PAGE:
2. Angela Reynolds says:

    Thom, I found “The Goldfinch” long as well, but attributed this to the fact that I usually read picture books, YA, or middle grade fiction, and thus think that all books should just go ahead and Get To The Point. I wish I lived close enough to New York to go see this exhibit, though, because the book did make me want to see the painting!

  3. Angela, I’m going to stick it out. I was attributing my impatience to the inherently slower pace of narration, but I expect that your ideas about our reading patterns play a role, too. I guess I had better go get in the car.

  4. Roger Sutton Roger Sutton says:

    That’s how I’m feeling about the audio edition of Stephen King’s 11/22/63. The narrator is very good but I’m running out of patience, and miles to go . . . .

  5. I liked Donna Tart’s first book, couldn’t get through the second, so now what do I do about a third book? Read or not? Though I do like adult books with young main characters, which this sounds as if it might have from what you’re saying here.

  6. Roger Sutton Roger Sutton says:

    Gail, this is the only one I’ve read, but I’m loving it. The story is related as a flashback from a twenty-something to perhaps a decade before.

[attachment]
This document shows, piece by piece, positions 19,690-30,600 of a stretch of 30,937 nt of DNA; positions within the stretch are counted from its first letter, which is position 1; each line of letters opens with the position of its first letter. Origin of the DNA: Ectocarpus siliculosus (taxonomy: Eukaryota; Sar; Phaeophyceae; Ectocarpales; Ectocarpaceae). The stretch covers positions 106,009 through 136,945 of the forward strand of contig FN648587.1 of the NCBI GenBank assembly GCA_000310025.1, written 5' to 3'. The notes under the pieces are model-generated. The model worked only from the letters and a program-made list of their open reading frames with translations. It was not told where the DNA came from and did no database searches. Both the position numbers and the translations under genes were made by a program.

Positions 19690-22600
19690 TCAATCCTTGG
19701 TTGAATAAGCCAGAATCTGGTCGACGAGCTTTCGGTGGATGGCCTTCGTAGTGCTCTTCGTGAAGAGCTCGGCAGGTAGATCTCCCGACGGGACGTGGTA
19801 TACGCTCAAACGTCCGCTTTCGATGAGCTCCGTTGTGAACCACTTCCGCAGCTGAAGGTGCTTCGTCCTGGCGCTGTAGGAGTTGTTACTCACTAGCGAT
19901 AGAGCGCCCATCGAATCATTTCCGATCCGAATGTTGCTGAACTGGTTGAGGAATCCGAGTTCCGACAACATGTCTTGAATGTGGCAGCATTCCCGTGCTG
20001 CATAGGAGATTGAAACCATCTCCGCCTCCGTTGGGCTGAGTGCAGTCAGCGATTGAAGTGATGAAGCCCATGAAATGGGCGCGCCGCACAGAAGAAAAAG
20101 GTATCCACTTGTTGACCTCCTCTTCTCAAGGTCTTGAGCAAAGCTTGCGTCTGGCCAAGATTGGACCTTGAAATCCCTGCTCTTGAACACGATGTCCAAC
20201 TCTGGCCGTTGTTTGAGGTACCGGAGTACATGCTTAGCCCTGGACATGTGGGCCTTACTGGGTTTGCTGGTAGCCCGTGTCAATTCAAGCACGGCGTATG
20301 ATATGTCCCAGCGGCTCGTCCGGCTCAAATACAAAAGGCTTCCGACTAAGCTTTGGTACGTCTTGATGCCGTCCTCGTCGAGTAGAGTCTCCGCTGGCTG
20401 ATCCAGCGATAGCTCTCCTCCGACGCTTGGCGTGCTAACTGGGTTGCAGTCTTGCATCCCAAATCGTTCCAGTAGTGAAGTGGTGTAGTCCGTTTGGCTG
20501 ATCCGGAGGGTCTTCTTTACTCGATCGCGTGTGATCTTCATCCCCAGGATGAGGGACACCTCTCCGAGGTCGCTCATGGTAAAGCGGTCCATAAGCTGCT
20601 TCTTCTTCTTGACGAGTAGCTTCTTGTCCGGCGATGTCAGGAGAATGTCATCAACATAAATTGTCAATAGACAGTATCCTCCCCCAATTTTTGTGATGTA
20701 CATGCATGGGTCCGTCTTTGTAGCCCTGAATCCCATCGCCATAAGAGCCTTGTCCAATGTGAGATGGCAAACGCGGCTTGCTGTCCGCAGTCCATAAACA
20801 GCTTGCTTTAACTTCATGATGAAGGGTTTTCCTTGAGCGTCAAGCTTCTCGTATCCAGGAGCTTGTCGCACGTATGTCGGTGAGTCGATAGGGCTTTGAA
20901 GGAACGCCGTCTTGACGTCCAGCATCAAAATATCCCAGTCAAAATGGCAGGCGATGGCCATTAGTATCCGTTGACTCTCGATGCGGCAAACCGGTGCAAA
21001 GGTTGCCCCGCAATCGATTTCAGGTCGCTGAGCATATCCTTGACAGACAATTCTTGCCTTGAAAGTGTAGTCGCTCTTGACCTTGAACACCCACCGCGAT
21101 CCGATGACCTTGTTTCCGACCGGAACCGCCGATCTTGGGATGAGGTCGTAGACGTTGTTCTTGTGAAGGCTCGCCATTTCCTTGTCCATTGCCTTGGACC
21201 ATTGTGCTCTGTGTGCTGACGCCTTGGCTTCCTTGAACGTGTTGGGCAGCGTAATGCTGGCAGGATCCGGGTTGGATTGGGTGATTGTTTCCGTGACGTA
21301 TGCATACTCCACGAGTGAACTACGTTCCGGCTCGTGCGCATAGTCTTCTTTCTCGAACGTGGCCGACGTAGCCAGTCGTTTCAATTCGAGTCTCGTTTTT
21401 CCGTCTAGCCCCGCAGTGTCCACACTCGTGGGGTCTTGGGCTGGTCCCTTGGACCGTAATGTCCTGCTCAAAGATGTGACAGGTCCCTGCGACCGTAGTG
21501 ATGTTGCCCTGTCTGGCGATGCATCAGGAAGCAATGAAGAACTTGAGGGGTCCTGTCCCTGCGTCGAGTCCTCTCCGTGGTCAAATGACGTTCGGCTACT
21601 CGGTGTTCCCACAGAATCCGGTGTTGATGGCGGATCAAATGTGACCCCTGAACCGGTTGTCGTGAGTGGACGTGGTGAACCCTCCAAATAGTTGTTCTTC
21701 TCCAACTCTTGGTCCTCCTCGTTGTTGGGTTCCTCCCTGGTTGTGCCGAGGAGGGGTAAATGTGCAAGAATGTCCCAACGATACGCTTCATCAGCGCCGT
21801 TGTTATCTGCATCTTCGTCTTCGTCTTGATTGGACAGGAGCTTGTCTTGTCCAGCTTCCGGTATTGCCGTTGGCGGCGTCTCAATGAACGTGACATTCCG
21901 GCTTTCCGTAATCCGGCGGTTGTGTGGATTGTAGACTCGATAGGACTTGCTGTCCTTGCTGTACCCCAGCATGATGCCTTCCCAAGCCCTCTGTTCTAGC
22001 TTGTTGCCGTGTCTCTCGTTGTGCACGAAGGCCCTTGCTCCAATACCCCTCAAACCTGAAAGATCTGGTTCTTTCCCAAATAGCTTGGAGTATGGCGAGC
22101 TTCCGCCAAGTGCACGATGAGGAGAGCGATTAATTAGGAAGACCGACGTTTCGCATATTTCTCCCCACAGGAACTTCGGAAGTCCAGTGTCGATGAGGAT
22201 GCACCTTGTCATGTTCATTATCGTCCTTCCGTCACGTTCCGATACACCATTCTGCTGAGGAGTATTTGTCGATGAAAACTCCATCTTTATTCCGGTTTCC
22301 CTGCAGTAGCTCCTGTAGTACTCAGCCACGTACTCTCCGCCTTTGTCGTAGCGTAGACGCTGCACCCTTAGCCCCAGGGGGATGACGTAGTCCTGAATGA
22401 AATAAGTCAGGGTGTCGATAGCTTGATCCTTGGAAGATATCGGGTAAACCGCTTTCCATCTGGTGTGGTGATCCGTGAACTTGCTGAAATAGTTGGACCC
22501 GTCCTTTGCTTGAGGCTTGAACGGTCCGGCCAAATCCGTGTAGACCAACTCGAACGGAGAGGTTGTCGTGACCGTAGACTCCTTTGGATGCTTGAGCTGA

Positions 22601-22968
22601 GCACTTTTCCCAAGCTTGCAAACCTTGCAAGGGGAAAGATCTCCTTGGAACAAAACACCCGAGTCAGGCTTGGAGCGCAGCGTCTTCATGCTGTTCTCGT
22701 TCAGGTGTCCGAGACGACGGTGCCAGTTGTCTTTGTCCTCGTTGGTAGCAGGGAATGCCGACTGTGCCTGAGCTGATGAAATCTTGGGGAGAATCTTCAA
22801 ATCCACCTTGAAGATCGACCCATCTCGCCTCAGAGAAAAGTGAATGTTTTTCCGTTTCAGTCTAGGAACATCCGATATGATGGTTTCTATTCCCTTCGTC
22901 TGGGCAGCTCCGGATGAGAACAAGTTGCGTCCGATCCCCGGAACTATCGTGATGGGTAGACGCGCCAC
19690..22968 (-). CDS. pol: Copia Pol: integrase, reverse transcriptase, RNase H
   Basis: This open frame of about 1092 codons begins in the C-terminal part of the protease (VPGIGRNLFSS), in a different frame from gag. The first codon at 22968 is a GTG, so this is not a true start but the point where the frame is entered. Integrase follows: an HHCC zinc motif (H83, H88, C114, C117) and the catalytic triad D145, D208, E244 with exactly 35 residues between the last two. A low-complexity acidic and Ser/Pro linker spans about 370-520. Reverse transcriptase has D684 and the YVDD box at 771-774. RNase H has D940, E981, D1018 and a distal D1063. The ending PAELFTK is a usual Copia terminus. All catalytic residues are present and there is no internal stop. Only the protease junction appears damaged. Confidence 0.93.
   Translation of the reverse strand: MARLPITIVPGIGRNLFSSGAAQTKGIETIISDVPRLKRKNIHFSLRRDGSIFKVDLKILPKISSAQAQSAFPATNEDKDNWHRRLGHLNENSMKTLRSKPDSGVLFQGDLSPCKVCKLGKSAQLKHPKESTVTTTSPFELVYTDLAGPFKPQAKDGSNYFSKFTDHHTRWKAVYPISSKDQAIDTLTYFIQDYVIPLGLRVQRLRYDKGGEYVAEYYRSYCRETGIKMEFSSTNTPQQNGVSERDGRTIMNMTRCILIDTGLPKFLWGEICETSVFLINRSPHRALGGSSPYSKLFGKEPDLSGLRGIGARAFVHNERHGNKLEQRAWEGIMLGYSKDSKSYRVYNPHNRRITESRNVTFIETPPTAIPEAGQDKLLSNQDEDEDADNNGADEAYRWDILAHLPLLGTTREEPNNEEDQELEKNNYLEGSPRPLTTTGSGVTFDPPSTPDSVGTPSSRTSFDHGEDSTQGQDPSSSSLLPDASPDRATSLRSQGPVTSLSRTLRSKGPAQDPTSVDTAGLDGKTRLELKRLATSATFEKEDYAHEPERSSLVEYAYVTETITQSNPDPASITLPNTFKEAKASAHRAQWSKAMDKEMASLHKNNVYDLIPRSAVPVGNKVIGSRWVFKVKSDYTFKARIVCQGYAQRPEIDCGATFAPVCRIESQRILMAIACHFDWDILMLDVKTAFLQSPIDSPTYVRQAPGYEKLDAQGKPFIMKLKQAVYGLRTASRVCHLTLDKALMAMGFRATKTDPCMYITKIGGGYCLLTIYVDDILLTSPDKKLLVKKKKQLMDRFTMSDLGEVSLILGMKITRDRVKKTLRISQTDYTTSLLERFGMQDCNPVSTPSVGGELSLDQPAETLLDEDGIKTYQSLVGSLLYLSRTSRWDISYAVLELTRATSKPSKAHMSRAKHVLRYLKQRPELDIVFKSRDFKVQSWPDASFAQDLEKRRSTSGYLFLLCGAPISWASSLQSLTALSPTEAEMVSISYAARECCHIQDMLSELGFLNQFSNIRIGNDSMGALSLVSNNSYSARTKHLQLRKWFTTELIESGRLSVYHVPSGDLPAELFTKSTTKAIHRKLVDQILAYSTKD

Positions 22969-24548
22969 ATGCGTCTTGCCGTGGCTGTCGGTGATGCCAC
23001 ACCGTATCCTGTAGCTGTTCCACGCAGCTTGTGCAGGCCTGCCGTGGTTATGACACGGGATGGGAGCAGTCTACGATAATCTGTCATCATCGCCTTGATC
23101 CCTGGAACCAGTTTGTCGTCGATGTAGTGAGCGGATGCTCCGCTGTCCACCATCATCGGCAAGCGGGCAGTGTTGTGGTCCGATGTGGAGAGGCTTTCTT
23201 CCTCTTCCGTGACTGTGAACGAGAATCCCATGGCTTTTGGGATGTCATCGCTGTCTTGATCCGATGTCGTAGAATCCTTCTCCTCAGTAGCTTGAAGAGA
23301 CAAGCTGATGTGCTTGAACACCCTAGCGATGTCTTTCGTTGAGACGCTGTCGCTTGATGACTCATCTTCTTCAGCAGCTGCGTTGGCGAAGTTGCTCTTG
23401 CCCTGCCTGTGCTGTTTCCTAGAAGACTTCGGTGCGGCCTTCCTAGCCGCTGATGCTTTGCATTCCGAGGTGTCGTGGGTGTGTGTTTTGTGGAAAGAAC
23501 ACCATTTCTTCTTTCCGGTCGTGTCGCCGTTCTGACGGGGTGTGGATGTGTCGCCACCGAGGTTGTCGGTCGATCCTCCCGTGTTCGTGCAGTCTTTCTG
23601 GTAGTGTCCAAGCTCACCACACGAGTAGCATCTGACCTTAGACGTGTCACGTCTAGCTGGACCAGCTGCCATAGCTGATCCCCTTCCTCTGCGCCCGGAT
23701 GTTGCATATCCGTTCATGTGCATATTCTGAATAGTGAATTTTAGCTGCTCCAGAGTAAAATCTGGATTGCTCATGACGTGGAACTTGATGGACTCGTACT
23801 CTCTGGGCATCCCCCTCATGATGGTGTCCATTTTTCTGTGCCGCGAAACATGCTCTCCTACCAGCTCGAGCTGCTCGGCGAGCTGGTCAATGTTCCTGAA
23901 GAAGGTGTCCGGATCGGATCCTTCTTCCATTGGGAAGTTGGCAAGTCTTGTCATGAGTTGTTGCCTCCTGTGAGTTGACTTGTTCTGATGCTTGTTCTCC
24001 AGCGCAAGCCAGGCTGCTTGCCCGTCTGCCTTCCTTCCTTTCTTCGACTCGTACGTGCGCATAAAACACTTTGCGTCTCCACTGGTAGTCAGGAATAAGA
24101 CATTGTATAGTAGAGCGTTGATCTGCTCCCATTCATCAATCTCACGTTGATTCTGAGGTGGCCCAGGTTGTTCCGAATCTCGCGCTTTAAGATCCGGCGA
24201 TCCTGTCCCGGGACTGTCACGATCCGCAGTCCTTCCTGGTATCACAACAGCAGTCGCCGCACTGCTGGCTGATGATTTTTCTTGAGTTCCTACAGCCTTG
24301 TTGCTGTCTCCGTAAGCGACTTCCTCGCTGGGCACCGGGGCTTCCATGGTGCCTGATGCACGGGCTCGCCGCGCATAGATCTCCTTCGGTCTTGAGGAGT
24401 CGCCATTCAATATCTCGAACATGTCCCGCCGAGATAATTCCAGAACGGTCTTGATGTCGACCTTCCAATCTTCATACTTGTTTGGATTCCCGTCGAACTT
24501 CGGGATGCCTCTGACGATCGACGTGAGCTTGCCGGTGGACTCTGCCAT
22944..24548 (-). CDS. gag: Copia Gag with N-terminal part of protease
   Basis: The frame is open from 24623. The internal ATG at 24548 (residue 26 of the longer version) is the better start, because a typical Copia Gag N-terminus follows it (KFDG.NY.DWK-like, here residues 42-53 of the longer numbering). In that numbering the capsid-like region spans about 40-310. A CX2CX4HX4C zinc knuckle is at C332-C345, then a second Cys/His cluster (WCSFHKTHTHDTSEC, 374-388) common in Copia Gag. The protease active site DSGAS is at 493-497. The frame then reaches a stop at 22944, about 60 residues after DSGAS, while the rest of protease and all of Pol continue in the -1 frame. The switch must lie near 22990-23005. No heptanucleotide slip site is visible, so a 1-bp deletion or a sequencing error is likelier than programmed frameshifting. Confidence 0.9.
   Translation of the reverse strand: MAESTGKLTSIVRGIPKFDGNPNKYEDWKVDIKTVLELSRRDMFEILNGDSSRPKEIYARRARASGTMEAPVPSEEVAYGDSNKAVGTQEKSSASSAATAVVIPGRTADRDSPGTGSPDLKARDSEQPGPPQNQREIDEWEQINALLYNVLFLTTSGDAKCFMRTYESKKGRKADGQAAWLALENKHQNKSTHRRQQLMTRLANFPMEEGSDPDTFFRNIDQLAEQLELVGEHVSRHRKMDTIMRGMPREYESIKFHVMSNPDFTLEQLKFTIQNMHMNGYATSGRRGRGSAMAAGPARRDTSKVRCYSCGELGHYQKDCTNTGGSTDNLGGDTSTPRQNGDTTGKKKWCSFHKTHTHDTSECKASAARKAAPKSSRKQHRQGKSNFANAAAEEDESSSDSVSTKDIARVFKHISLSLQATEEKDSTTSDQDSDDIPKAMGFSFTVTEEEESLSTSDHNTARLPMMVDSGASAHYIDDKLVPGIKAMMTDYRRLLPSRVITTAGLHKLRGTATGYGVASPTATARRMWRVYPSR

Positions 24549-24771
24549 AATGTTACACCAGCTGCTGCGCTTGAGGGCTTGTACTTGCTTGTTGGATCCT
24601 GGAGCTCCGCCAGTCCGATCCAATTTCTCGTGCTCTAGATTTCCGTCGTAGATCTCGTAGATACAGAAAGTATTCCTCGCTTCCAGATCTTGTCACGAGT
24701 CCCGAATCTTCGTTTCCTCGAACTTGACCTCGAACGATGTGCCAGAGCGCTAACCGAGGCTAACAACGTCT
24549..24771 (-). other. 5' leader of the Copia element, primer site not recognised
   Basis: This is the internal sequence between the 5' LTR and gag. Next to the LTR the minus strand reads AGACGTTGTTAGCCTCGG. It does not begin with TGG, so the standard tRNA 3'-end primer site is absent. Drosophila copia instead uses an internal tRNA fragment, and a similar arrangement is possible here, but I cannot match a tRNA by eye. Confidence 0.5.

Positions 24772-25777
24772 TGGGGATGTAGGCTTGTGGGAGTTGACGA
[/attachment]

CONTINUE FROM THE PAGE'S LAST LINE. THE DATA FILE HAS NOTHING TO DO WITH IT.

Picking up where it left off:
7. Angela Reynolds says:

    Gail, read it for the surprising plot twists! I did enjoy it, I just wanted ti to move a little faster (the character often gets stuck in a rut, and the reader, frustratingly I found, gets stuck there as well.)

  8. Roger–I read once that adult characters recalling childhood experiences through their adult knowledge/viewpoint is a hallmark of an adult book while in children’s/ YA books the child characters are in the midst of living the child/YA experience. What’s interesting about the situation you describe is that the twenty-something character isn’t THAT much older than her/his youthful self whose experience s/he’s recalling.

    I like plot twists, Angela. I’ll give this a try at some point.

  9. Could you let us know what Victoria said about Netgalley?

    Also, I’m listening to The Goldfinch and enjoying it very much. Since I listen to a lot of Victorian novels I’m very comfortable with the length. Some books do seem padded these days, but not this one. In fact, having recently listened to David Cooperfield, this feels very much in that tradition — retrospective (David is looking back as is Theo), full of earthy and rich characters, great settings, etc. I’m still in Vegas with Theo and have no idea where the book is going, but so far it does seem very Dickensian to me (as some reviewers have noted).

  10. Sheila Welch says:

    Hello Roger,

    I’m wondering how to get in touch with Elizabeth Poe and hope there’s some way you could send me her address or e-mail. Her article in the September/October issue of The Horn Book was lovely, and her experience reading to her mother was similar to mine.

    Thank you,